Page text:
Orphan Pages: Why They Matter for SEO (& How to Find & Fix Them on Your Website)
If you have orphan pages on your website, you may be missing out on valuable opportunities to drive traffic to those pages — or you might be potentially wasting your crawl budget on unimportant content. In this article, you’ll learn how to avoid SEO issues relating to orphan pages — and how to find (and fix) any orphan pages that exist on your site.
Orphan pages are URLs that do not receive internal links from any other page on your website.
Without internal links pointing to a page on your website, it’s much harder for that page to be discovered and indexed by search engine crawlers (more on that below!). Website visitors will likewise not be able to find your orphan pages unless they know the direct URL.
If the orphan page in question houses content that you want people to find in their search results (or as they browse through your wider site), you’ll likely want to fix its orphan page status by adding internal links.
The good news is that orphan pages are easily found and resolved — in this article, we’ll explain why orphan pages matter from an SEO perspective and show you how to find orphan pages on your site so you can start getting them discovered by search engines and humans alike.
This post is part of Deepcrawl’s series on Website Health. In this series, we are diving into the 7 categories of the SEO Funnel to help digital marketing teams learn more about the many factors of search engine optimization that contribute to a high-performing, well-ranking website. Our resources will help you learn more about Site Architecture as a foundational aspect of the SEO funnel.
What is an orphan page?
Orphan pages (also called orphaned pages) are simply pages on a website with no internal links leading to them. These pages are isolated from the larger ecosystem of your site because, without internal links in place, visitors cannot discover them from any other site section. From an SEO perspective, is also much harder for search engines to discover orphan pages.
Are orphan pages bad for SEO?
Often, orphan pages will not appear in users’ search engine results pages (SERPs). This is because the search engine crawlers that are responsible for finding and indexing pages (and serving them up to users in the SERPs) navigate websites in large part through the internal linking structures that are in place on your site. (Note: search engines also use the information provided in your sitemap to discover new pages).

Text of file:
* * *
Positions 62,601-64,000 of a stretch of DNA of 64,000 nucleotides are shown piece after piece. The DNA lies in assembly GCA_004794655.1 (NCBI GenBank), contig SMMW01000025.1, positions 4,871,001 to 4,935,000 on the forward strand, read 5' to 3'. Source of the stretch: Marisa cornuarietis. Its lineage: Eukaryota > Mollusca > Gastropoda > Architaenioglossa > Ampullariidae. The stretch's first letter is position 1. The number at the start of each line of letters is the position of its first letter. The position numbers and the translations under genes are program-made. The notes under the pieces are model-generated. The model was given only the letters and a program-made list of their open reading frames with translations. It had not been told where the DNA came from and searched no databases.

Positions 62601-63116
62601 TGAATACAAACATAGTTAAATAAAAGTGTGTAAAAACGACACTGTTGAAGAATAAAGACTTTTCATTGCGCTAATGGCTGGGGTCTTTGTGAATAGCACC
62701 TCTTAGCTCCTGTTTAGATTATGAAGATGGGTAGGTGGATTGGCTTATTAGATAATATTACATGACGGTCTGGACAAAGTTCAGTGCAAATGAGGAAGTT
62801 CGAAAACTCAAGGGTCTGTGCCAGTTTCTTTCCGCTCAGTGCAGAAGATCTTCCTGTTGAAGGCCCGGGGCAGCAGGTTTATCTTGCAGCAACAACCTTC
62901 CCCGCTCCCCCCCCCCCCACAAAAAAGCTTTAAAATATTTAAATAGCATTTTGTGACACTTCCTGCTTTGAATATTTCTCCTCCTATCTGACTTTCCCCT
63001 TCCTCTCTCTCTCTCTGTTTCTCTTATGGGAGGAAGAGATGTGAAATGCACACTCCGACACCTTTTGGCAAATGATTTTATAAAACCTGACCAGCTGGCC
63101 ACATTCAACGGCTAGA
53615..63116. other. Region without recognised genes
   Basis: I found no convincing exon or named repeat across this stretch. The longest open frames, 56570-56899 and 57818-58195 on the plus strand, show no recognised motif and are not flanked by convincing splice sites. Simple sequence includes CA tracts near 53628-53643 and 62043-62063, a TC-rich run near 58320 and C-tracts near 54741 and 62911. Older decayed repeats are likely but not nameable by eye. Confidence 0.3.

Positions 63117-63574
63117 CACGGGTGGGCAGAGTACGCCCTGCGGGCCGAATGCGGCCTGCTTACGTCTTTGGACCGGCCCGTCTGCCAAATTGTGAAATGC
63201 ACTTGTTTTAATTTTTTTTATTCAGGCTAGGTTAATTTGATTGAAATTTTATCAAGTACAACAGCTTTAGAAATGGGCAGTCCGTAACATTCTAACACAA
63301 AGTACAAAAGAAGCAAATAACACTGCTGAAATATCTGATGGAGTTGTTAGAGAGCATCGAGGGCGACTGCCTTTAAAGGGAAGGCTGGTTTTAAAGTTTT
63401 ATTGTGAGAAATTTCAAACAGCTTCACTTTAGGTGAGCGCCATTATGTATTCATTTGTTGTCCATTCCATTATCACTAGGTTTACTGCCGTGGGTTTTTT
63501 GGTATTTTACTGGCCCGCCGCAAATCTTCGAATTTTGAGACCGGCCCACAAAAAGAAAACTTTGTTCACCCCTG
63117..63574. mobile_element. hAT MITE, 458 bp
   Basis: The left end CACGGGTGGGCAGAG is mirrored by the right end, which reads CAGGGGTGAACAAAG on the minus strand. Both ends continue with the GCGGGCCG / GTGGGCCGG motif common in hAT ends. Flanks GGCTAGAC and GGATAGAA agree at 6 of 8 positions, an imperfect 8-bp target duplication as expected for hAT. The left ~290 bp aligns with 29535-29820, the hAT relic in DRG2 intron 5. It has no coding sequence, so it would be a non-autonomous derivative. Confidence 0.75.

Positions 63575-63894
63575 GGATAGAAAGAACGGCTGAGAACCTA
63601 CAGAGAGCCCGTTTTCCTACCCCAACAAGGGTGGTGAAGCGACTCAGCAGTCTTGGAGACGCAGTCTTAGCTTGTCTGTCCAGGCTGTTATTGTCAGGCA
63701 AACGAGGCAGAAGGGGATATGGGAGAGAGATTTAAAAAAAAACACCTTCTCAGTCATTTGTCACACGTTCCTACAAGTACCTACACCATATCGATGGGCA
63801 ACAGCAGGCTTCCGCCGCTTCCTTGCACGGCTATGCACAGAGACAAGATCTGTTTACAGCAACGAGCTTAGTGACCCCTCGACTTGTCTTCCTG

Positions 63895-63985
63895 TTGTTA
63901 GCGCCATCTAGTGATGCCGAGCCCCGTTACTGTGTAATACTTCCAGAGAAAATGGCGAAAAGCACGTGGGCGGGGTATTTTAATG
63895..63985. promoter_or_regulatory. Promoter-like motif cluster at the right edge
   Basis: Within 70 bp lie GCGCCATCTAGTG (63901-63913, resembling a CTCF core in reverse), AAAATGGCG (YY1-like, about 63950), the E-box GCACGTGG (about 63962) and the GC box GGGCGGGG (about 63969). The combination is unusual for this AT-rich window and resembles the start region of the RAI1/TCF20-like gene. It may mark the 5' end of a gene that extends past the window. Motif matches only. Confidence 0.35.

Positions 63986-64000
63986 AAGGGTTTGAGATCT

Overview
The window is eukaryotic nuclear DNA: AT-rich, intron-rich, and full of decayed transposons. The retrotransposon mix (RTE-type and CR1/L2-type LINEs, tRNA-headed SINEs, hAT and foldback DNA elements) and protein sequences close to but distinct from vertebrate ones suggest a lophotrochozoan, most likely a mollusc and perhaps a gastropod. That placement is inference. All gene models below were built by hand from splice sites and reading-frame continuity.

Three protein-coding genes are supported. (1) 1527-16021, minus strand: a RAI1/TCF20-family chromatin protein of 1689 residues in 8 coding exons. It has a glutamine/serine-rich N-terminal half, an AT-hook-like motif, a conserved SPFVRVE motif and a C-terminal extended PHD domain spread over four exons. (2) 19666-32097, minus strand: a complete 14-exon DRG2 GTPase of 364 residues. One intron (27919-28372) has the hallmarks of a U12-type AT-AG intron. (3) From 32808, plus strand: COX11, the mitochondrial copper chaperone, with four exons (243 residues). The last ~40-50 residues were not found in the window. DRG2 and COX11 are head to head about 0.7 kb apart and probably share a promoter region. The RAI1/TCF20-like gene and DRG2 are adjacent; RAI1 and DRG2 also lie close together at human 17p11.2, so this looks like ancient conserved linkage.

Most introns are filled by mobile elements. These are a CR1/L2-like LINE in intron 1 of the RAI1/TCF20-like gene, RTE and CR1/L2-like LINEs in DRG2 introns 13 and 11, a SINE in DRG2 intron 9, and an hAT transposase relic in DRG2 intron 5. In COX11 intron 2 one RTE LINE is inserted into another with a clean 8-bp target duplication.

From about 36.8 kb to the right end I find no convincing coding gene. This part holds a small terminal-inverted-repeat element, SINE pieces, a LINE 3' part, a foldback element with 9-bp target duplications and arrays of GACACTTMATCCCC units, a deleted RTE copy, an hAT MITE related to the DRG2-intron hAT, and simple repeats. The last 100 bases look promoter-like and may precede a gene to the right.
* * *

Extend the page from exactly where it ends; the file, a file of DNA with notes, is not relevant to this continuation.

In short, a page without any internal links pointing to it is less likely to be crawled — and therefore, less likely to be indexed and found by potential visitors.
Here’s how Google explains its crawling and URL discovery process:
The first stage is finding out what pages exist on the web. There isn’t a central registry of all web pages, so Google must constantly look for new and updated pages and add them to its list of known pages. This process is called “URL discovery”. Some pages are known because Google has already visited them. Other pages are discovered when Google follows a link from a known page to a new page: for example, a hub page, such as a category page, links to a new blog post. Still other pages are discovered when you submit a list of pages (a sitemap) for Google to crawl.
It’s also worth noting that pages with fewer internal links pointing to them, in general, are often assumed by search engines to be less important and ranked accordingly in the SERPs—this is one reason internal linking matters a lot when trying to get your content ranked highly.
So, if you have an orphan page with content that you’d like people to find, you’ll definitely want to ensure it can be found by users and search engines alike!
On the other hand, if you have orphan pages that you don’t want Google to find, but are discovered by Google’s crawlers regardless (for example, through external backlinks or a sitemap), they could be wasting valuable crawl budget. If you are wasting your crawl budget on low-value pages with no SEO potential, this could hold your more essential pages back by limiting the frequency of crawling on your more important content.